SALT LAKE CITY — Ruth has big holes in the vinyl fencing along her property line. But, for now, she says it's not worth fixing.
"We have apparently some teenagers who like to run into the fence and break 'em. They've been back three or four times and just like to bash into the fence. I can hear them when they come. It just seems like they like to run and cause some damage," she said Tuesday. She asked that her last name not be used.
Since November, Salt Lake police have received 10 reports of vinyl fences being damaged. All of the incidents have been on the east side.
Investigators don't know if the same person or group has been involved in each incident. But detective Greg Wilking said the belief is that juveniles are throwing their bodies into the fences and crashing through them.
"What it looks like is people just running into the fence purely to cause property damage," he said. "No tire tracks, physically nothing left behind. It pretty much has to be somebody using their body to knock down the fence."
The incidents tapered off during the winter months.
"They didn't want to be inconvenienced by slipping on any ice when bashing in my fence," quipped Ruth.
But as spring and summer approach, police are warning residents to be on the lookout for a possible increase in such vandalism.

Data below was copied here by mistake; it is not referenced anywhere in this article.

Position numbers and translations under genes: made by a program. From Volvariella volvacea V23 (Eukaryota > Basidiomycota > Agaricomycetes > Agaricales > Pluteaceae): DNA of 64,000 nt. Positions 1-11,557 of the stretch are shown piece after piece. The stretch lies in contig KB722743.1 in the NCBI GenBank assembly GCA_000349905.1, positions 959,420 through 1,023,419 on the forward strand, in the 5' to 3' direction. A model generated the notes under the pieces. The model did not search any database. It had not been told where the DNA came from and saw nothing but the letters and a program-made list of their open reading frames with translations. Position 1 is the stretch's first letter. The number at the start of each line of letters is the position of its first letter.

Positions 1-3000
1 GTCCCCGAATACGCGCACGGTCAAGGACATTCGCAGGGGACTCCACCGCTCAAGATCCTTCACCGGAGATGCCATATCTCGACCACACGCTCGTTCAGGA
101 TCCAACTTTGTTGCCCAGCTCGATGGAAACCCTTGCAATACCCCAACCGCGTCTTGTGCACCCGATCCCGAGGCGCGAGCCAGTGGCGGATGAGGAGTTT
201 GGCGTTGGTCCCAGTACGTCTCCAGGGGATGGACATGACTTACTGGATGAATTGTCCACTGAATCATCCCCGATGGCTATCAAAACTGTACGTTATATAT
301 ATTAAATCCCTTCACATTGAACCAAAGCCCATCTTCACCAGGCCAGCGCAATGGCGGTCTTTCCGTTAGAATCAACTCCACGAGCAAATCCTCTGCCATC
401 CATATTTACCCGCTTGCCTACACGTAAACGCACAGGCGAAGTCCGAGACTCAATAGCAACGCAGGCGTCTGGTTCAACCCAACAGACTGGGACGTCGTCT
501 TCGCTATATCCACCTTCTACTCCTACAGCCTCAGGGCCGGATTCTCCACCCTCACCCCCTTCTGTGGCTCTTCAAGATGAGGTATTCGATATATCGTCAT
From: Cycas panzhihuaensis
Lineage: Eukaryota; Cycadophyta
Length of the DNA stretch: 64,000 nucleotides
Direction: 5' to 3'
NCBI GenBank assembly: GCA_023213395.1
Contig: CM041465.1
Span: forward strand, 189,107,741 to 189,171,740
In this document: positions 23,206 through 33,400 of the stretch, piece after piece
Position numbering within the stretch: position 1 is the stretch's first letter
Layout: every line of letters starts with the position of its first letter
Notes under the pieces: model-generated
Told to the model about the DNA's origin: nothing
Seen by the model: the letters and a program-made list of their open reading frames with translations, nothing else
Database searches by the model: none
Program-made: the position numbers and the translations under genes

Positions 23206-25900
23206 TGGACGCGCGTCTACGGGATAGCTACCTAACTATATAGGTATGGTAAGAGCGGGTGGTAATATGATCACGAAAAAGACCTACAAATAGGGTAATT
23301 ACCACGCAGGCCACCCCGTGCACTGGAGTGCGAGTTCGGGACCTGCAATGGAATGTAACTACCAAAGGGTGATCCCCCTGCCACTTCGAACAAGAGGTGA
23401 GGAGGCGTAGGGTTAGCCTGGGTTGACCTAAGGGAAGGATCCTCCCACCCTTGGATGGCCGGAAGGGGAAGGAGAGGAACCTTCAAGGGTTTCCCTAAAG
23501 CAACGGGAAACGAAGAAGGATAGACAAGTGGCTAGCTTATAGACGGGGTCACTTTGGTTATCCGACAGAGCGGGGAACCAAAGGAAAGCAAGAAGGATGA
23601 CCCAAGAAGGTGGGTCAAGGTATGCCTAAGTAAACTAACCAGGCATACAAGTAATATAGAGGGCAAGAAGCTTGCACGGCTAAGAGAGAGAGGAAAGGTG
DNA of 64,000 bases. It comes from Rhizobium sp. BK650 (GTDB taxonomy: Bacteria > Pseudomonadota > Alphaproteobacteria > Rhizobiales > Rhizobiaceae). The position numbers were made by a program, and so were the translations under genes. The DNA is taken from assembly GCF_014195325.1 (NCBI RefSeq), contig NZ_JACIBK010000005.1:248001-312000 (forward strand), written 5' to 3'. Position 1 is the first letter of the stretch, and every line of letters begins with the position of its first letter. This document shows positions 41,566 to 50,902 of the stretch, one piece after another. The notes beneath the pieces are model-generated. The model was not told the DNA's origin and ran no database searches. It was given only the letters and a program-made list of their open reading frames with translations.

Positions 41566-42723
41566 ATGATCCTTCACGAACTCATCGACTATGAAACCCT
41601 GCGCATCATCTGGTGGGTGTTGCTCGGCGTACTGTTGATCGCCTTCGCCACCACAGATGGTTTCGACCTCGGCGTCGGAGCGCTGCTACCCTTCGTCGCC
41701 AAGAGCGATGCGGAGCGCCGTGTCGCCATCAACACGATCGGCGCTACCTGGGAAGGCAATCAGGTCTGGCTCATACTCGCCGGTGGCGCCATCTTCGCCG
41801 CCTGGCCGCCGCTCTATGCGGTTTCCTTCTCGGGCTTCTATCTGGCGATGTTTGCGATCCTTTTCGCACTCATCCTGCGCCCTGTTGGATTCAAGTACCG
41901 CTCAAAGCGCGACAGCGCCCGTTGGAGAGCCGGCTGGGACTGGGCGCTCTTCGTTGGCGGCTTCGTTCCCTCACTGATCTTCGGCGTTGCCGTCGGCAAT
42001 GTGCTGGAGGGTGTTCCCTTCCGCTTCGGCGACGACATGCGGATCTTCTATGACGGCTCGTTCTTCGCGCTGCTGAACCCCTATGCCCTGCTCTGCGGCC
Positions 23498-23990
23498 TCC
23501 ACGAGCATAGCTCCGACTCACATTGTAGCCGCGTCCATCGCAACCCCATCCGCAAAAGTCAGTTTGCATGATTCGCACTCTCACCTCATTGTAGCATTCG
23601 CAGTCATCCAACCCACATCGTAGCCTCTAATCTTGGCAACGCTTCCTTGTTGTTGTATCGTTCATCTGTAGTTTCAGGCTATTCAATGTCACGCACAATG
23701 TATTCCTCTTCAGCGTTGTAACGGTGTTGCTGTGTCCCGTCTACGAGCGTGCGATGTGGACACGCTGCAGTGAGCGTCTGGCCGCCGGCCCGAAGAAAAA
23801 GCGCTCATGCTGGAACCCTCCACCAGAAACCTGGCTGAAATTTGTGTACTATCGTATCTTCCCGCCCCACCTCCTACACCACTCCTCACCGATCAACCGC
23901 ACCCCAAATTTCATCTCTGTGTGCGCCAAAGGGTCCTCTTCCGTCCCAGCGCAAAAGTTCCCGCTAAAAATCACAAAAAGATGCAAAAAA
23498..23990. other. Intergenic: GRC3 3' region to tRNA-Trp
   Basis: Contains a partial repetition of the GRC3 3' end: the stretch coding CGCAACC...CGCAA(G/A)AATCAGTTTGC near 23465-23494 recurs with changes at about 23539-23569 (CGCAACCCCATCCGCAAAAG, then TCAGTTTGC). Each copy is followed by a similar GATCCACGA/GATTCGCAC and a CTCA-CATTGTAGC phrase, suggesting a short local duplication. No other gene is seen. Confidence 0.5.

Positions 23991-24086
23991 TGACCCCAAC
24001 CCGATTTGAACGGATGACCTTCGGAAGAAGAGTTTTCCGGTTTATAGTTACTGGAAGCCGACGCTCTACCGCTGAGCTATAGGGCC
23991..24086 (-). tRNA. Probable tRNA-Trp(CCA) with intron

Ruth, who lives off Foothill Boulevard near 1300 South, said vandals have damaged her fence mostly around 11:30 p.m. She replaced a vinyl panel the first time it was damaged. But after several panels were destroyed the second time, she decided to wait until someone is arrested before repairing it, or until those responsible realize "it's not that fun to come and ruin someone else's property."
"It's mostly the worry of, first of all, why do kids have to damage people's property to have fun? And what else might they do? And where do their parents think they are at 11:30 at night? If it were my child doing it, I would be very unhappy. I'm sure that these parents have no idea what their kids are doing," she said.
Ruth said it will cost about $1,000 to replace her fence. Wilking said those responsible face possible class A misdemeanor charges but could be charged with a felony based on the total damage amount.
The vinyl smashing incidents are nearly impossible to prevent, he said.
The best way to stop it, Wilking said, is for parents to be alert to what their kids are saying, and checking social media channels such as Facebook or YouTube. "Very often when people are damaging property like this, they like to brag about it," he said.
Anyone with information can call police at 801-799-3000.
- Rep. Justin Miller pleads guilty to...
- Photo gallery: Night skies over national parks
- Pres. Nelson honored by the University of Utah
- Police seek alleged drug money from woman...
- West Jordan councilwoman accuses mayor of...
- Rep. Jason Chaffetz says he wouldn't run...
- Ann Romney on likability, Hillary Clinton, MS...
- State responds to Planned Parenthood claims
- Is 'Speaker Chaffetz' more likely with... 69
- Chaffetz's run for speaker makes... 47
- Utah cites Warren Jeffs as reason... 42
- Scholars disagree whether compromise... 41
- Gov. Herbert says latest Medicaid... 29
- State responds to Planned Parenthood... 21
- Proposal calls for 900 South to be... 20
- Judge dismisses negligence lawsuit... 15